HSBC however cautioned that “while the INR may have passed the worst”, the nature of the capital account is still very portfolio flow dependent.
This year is likely to be “no easier” than 2013 for most Asian currencies including the Indian rupee and they will be exposed to periods of higher volatility, an HSBC report said on Wednesday.
Many Asian currencies were stuck in a rut in last year, and this will likely be the case in 2014, according to the global brokerage major.
“We see the renminbi (RMB), South Korean won (KRW) and New Taiwan dollar (TWD) riding out the storm better than the rest,” HSBC said, adding that “we believe the Indian rupee (INR), Indonesian rupiah (IDR), Thai baht (THB) and Malaysian ringgit (MYR) will under-perform the region but to different degrees“.
The rupee has staged an impressive turnaround from its all time low level of 68.80 on August 28 last year, largely driven by a slew of emergency measures and the tightening of monetary policy.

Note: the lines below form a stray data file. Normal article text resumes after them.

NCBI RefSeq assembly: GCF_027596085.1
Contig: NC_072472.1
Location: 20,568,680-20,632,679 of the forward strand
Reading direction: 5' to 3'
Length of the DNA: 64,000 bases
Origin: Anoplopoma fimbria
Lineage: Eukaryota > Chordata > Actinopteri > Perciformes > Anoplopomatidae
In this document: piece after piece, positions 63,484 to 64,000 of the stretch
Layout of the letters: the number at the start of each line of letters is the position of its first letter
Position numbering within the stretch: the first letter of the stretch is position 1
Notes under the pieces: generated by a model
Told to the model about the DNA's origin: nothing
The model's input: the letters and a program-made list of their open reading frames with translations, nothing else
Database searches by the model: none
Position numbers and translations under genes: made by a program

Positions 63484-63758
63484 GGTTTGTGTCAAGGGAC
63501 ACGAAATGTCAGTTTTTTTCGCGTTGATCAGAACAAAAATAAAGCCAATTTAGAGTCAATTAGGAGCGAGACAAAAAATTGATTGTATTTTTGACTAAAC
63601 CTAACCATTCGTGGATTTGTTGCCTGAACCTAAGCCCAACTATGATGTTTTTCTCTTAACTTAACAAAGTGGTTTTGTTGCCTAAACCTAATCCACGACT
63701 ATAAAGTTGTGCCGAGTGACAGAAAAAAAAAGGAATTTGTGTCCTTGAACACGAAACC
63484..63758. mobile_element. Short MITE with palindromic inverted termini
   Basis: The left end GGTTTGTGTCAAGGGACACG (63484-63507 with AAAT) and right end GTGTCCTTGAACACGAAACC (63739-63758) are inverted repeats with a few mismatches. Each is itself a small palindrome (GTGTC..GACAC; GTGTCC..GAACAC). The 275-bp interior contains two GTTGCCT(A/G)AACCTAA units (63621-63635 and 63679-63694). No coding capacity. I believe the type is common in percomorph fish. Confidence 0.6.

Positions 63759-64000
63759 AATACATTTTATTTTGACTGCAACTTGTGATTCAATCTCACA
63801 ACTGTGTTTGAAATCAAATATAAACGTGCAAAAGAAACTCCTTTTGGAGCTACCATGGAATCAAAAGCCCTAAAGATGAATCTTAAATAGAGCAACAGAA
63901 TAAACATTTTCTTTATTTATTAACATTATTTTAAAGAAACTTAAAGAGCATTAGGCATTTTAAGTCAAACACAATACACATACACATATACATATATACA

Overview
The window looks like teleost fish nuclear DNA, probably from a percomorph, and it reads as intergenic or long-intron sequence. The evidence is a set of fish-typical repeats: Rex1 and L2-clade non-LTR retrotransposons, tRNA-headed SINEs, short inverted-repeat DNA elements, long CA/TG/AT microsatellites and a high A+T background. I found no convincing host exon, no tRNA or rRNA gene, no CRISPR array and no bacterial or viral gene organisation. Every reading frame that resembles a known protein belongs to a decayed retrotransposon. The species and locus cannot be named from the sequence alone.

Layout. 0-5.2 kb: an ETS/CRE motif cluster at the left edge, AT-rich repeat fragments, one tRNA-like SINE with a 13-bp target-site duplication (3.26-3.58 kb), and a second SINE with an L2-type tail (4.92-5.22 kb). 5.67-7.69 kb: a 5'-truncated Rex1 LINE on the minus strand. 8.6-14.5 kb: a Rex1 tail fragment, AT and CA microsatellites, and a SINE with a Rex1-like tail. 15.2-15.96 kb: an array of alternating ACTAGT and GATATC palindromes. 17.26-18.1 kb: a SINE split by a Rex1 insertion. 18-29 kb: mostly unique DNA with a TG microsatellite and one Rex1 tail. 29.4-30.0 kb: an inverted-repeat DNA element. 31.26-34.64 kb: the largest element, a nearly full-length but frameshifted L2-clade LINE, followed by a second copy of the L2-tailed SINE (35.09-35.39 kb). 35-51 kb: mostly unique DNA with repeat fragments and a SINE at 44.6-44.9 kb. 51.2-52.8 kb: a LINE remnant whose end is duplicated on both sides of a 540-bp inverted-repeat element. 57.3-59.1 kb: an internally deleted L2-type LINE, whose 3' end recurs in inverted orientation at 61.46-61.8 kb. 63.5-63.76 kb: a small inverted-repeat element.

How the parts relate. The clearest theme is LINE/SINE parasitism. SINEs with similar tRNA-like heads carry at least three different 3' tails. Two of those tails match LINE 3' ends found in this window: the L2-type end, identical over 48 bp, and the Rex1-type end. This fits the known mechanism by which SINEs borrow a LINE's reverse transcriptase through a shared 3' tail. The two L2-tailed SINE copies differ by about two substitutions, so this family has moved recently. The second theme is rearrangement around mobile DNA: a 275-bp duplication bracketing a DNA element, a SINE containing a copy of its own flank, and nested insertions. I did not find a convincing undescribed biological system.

These measures helped to narrow the current account deficit and boost forex reserves.
The rupee is currently hovering around 62/US dollar.
The policy rate was hiked by 50bps between July 30 and September 20 last year. Besides, RBI was quick to unveil a slew of measures, including import restrictions and swap windows for onshore oil importers, to ease US dollar demand.
Moreover, India’s trade deficit has narrowed quickly and the outlook for the Current Account Deficit is improving.
HSBC however cautioned that “while the INR may have passed the worst”, the nature of the capital account is still very portfolio flow dependent. So, it will remain sensitive to sudden changes in broad risk dynamics.
“Despite a better INR performance in recent months, the currency remains challenged by a weak external balance and a capital account that is sensitive to broader risk appetite,” the HSBC note added.
It also said that the reserves data show that RBI has built up forex reserves by $ 20 billion since September 2013, but a bigger buffer would helpful to mitigate aggressive depreciation pressures on the currency.
Meanwhile, India’s political cycle is heating up with the national parliamentary election to be held before May and the best outcome for the rupee would be one with less political fragmentation that could give a platform to introduce reforms, HSBC said.